Business and human rights
Businesses have responsibilities for protecting and promoting human rights.
In 2008 Professor John Ruggie, UN Special Representative on Business and Human Rights, proposed a policy framework for better managing business and human rights challenges. It is based on three pillars:
the state duty to protect against human rights abuses by third parties, including business
the corporate responsibility to respect human rights
the need for greater access by victims to effective remedy, judicial and non-judicial.
Read the Ruggie Protect, Respect and Remedy Framework.
The Commission has worked on a number of projects relating to business and human rights.
- Procurement Reform Bill 2012
- Social Care Procurement Consultation
- Procurement Reform Bill Response 2013
Business and Mega Sporting Events
Major sporting events can have a big impact on human rights, in many ways, both good and bad. In the run-up to the Glasgow 2014 Commonwealth Games, the Commission worked with the Games Organising Committee, and other partners, to address important human rights concerns and to help make the Glasgow Games an example for others to follow. A post-Games update has been published setting out lessons learned.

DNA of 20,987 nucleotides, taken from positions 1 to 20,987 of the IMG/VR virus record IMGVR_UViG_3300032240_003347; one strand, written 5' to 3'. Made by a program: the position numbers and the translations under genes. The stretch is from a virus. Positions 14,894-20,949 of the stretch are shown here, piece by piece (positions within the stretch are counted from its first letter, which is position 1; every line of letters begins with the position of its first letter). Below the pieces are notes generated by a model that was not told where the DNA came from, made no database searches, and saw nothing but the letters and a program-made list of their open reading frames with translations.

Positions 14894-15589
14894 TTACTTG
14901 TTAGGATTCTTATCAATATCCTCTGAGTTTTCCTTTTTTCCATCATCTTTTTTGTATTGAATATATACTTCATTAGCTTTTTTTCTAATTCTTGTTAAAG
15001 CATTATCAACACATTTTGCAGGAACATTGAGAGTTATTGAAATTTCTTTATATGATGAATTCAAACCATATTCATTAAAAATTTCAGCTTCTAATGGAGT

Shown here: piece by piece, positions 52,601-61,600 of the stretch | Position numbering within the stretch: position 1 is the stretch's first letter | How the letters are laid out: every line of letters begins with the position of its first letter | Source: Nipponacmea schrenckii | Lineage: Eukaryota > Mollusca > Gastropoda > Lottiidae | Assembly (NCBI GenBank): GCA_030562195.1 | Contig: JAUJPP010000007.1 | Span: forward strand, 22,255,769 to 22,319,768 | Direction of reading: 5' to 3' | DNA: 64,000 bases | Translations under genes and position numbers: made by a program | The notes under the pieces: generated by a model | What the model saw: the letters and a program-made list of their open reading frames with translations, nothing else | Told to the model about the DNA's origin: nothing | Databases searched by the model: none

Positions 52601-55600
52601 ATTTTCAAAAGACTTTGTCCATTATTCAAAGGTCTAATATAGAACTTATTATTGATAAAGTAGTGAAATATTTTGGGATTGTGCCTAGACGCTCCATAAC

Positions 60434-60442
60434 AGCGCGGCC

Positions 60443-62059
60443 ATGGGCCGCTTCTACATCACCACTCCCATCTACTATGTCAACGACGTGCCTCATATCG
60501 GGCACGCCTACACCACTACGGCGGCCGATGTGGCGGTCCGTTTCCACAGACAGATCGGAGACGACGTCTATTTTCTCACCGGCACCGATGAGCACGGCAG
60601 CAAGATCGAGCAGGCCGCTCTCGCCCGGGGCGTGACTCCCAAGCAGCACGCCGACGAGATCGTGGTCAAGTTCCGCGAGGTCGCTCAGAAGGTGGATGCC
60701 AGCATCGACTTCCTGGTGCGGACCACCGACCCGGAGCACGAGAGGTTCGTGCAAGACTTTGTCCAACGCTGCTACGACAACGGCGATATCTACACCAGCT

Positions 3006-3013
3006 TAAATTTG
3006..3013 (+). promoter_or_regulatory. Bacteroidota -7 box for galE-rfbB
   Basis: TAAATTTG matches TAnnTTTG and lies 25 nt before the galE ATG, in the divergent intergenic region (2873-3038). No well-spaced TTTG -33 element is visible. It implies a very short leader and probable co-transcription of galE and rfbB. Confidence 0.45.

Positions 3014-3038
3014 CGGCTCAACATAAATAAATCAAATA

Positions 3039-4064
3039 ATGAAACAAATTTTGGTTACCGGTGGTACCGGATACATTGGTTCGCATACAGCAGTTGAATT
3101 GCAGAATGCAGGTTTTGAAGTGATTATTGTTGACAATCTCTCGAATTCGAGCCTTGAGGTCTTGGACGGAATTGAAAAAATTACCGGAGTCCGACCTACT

National Action Plan
As part of Scotland's National Action Plan for Human Rights, the Commission, with a number of stakeholders and the Scottish Government. has started a process for the development of an Action Plan on Business and Human Rights in Scotland.
Both the European Union and the United Nations have called for the development of National Action Plans (NAPs) to support the implementation of the UNGPs. Since 2011 a number of governments have developed NAPs. The first stage of a wider consultative process is the Scotland’s National Baseline Assessment on Business and Human Rights which is the basis for understanding the issues and opening up dialogue with a range of stakeholders about Scotland’s priorities in relation to business and human rights.